During the two recent decades more widely applicable collaborative haptic functions for collaboration in virtual environments have been developed. Such functions can e.g. enable two users to feel each other’s forces on jointly held objects or make it possible to “shake hands” by utilizing magnetic forces between the two users’ proxies in the virtual environment. One of the earliest examples of an environment supporting these kinds of collaborative haptic functions, or guiding functions as I use to call them, is the collaborative text editor developed by Oakley et al.. Apart from the obvious functions needed to edit a document each user could also use a Phantom device to find positions of and/or communicate with the co-authors. An example of a haptic function was a kind grabbing function (similar to the shake hands function mentioned above), making it possible to grab another user’s proxy moving it to another part of the document. Other examples were a kind of “locate” function dragging one’s own proxy to another user’s proxy by a constant force or a “come here” function dragging another user’s proxy to one’s own position.

Later examples of virtual environments enabling these kinds of haptic collaborative functions are a collaborative drawing application developed at CERTEC, Lund University and applications for joint handling of objects evaluated by my former Ph.D. supervisor Eva-Lotta Sallnäs Pysander during her years as a Ph.D. student (thesis link). The latter examples are most relevant for me, since much of my work during my period as a Ph.D. student at KTH focused on collaborative interfaces in which two users can work together to move and place virtual objects. I will get back to my own applications later on, in a blog post about haptic interfaces supporting collaboration between visually impaired and sighted persons.

Above, I have just provided a few examples of collaborative haptic functions which can be used to control the forces provided by one or more haptic devices. The functions I think are most interesting to explore are the ones that enable physical interaction between two haptic devices in that both users can feel each other’s forces on jointly held objects or feel each other’s forces when holding on to each other’s proxies. These kinds of functions enable interesting means of communicating physically in virtual environments, especially in cases in which the users are not able to talk to each other face-to-face or point on the screen. Imagine, e.g. a scenario in which two users are exploring different parts of a complex multimodal interface showing distributed data clusters (what those clusters represent is not of importance here). In such an interface it would be very cumbersome to try to describe to the other person where a certain interesting cluster has been located. In this case the user who wants to show something s(he) found can grab the other user’s proxy and drag him/her to the relevant cluster. This possibility would probably simplify communication about the explored dataset (explaining where you can find details in a complex interface can be extremely cumbersome). This is, of course, just a made up example but it can be applied to many scenarios especially in cases where important parts of an interface are visually occluded. I will get back to joint handling of objects in a later blog post in this series. I will discussion the potential of using haptic feedback when exploring huge datasets in one of the upcoming blog posts.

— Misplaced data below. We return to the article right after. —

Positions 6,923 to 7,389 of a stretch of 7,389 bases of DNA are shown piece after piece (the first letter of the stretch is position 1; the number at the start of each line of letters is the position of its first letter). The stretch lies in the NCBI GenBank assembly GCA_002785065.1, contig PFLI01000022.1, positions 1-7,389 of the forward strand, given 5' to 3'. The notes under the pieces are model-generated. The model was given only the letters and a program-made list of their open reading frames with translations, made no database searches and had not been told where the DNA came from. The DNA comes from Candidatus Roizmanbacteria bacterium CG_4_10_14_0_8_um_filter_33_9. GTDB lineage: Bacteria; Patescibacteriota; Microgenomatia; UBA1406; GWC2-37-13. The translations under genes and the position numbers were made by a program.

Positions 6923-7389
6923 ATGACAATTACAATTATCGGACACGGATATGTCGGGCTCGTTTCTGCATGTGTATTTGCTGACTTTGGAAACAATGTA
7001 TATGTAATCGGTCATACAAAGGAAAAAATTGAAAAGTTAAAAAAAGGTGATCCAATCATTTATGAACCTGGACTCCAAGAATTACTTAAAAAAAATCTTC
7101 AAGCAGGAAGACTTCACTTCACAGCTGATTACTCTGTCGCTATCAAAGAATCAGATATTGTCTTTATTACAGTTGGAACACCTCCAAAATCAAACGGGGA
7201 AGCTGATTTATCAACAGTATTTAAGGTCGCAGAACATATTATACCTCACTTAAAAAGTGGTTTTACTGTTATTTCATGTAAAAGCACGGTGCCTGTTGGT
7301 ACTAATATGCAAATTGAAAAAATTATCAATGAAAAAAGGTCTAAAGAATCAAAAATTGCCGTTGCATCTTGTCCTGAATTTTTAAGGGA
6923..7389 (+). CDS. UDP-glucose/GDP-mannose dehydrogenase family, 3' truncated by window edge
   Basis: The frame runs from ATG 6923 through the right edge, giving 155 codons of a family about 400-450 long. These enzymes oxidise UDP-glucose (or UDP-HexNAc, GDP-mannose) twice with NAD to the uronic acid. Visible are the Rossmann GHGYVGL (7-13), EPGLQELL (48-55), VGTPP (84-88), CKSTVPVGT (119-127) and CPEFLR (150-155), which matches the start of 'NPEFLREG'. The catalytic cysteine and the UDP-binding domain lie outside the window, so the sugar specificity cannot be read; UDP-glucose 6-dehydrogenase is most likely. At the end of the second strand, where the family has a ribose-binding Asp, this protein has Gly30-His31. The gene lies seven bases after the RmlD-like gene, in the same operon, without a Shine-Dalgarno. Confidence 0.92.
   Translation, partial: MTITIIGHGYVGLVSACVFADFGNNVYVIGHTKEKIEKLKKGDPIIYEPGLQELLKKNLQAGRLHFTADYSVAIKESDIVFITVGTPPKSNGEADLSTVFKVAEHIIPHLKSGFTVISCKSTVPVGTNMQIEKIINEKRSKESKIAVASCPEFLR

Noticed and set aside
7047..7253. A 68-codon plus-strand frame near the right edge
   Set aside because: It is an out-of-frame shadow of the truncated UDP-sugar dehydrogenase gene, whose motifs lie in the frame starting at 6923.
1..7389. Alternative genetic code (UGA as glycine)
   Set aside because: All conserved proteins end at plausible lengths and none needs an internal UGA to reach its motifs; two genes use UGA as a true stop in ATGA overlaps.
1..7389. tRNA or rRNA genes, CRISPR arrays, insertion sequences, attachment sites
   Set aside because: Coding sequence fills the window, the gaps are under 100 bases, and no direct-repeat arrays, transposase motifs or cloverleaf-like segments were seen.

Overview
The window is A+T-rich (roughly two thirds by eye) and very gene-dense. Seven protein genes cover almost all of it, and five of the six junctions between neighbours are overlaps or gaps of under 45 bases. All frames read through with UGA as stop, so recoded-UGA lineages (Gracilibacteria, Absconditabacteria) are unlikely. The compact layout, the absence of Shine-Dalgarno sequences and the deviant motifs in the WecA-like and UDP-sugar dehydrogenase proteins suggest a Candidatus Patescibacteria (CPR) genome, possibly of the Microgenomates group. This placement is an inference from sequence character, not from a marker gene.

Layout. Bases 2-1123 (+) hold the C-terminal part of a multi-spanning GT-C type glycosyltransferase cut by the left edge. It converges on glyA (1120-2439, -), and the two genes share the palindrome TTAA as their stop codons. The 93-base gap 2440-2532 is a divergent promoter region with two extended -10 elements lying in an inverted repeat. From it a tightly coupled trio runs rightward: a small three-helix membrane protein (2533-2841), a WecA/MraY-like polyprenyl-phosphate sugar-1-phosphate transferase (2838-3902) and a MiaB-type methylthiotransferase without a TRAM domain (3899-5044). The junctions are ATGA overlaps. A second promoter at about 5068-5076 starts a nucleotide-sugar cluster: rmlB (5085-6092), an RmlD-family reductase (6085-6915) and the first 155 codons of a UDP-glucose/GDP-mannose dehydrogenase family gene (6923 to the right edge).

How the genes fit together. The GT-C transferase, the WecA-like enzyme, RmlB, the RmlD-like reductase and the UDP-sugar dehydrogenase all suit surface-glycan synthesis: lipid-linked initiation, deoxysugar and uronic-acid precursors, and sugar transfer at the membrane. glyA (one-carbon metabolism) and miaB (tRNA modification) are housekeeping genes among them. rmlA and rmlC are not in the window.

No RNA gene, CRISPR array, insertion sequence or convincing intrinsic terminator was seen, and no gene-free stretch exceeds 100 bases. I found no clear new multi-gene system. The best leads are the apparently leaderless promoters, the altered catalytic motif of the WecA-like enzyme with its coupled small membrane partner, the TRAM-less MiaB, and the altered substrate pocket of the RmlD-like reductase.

Last, it is interesting to contrast functions enabling physical interaction between two haptic devices with functions only enabling a one-way communication (like the “goto”-function mentioned above). Using a one-way function enable some kind of communication in that one person’s proxy is “dragged” to another one’s, but the haptic function is only applied to one of the users in this case – there is e.g. no way for the other user to tell if the one being dragged actually wants to be dragged. When using a two-way haptic communicative function both users can feel forces from each other enabling a richer communication. Apart from enabling joint handling of objects, where the coordination of movement is made possible by both users feeling the other one’s forces on the jointly held object, two-way haptic communicative functions make it possible to e.g. clearly communicate to the other user that you do not want to be dragged somewhere. The potential these functions can have in situations where visually impaired and sighted users collaborate in virtual environments will be the topic of my next post in this series!

 

games · Haptics

Haptic feedback in games

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Now it’s time for the forth post in my blog series about haptics as an interaction modality. In this post, I will write about games – an area where I think haptic feedback can be used in a much greater extent than it is today. The earlier posts in this blog series were:

Haptic feedback has been used in games for quite some time. I think that everyone has some kind of relation to the joysticks used in e.g. flight or car simulators. Most joysticks do not only enable some kind of steering, but also generate haptic feedback often in the form of vibrations or resistance to motion. If we take an ordinary flight simulator joystick as an example, the player can experience heavy vibrations when the plane is stalling, as a kind of warning that the lift is beginning to decrease.

During recent years new input devices have been developed with the potential to really change the way we experience different kinds of games. I have already introduced the Phantom Omni in earlier posts – a device that makes it possible to not only feel texture, stiffness, friction, etc., but also to lift and move around virtual objects. This clearly opens up new possibilities for game development, especially since the Novint Falcon (picture above) started to spread. As far as I can understand haptic feedback is, in the vast majority of games where this kind of feedback is utilized, still limited to vibrations and resisting forces despite the fact that modern devices greatly widen the possibilities. Below, I will add a few thoughts about what can be done to utilize the unique aspects of haptic feedback in games. There are, of course, many more things you can do apart from the ones discussed here.